Brazil great Romario to run for Brazilian Football Confederation presidency in bid to clean up widespread corruption

Romario has already taken an active role against corruption in Brazilian football after leading congressional investigations into the previous CBF regime

Wednesday 20 December 2017 08:20
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Romario has announced his intention to run for president of the Brazilian Football Confederation
Romario has announced his intention to run for president of the Brazilian Football Confederation

Former Brazil striker and 1994 World Cup champion Romario said on Tuesday he plans to run for president of the scandal-plagued Brazilian Football Confederation [CBF] on an anti-corruption platform.

Romario, 51, now a senator who has led congressional investigations into corruption in Brazilian football, announced his intentions four days after CBF President Marco Polo del Nero was suspended for 90 days by football world body Fifa.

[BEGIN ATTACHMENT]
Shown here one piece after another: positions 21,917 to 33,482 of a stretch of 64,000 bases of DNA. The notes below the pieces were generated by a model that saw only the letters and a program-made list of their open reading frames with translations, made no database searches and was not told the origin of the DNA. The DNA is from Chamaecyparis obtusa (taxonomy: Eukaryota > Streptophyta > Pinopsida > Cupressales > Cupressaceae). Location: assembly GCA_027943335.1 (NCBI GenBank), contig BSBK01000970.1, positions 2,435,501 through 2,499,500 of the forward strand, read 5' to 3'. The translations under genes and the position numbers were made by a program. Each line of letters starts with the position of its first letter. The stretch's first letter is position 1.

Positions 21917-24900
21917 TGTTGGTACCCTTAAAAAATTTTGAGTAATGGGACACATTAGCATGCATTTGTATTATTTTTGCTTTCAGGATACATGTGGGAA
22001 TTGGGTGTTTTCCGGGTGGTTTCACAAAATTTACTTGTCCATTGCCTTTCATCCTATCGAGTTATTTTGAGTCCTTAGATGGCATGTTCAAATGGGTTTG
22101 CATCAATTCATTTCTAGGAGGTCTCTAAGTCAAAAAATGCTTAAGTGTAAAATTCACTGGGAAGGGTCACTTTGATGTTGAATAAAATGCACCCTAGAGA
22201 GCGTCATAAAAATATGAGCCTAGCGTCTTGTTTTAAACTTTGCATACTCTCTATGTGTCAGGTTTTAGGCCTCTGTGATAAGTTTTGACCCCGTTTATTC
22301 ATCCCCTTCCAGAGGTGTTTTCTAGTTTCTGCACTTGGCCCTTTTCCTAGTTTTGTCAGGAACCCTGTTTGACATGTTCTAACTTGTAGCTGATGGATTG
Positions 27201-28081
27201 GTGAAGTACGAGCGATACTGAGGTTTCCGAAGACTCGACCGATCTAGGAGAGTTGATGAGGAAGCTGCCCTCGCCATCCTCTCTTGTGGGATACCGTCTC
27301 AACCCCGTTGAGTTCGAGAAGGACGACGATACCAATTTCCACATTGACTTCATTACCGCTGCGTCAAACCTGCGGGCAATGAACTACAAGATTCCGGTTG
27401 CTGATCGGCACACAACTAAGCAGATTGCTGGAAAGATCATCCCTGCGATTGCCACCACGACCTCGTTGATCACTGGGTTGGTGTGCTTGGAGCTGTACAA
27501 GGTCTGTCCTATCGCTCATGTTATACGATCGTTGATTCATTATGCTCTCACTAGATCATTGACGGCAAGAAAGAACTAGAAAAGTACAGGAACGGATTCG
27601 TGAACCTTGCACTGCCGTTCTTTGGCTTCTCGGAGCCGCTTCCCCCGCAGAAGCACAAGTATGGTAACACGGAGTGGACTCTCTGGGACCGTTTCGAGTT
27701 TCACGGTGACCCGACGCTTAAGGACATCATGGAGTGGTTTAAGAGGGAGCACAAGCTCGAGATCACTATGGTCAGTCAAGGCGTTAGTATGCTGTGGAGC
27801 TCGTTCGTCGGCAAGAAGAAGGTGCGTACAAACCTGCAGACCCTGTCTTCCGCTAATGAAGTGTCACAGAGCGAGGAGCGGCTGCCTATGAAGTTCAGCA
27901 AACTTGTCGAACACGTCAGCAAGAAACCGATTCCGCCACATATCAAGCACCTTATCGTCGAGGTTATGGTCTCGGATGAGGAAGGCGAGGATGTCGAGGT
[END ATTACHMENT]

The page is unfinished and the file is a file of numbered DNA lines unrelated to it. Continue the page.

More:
Del Nero is being investigated in Brazil for alleged unethical conduct. He and his two predecessors, Ricardo Teixeira and Jose Maria Marin, have been charged in the United States in the biggest corruption scandal in football's history.

“No one has fought so vigorously against that gang than me, and so I am a legitimate candidate," Romario said on Instagram. "I have the qualifications for the job. My credentials are my whole contribution to soccer, on and off the field.”

He blamed former Fifa president Joao Havelange, who died last year, for installing a “system” of graft in Brazilian football and beyond.

Romario called for the prosecution of Marin, Teixeira and Del Nero at the end of a congressional inquiry he led last year into corruption in Brazilian soccer.

Romario helped Brazil win a record fourth World Cup title in 1994 in the United States.

Romario was critical of Brazilian former Fifa president Jaoa Havelange 

His popularity won him a seat as a congressman and then senator for his home state of Rio de Janeiro. He has said he plans to run for governor of Rio to reform the financially bankrupt state.

Reuters

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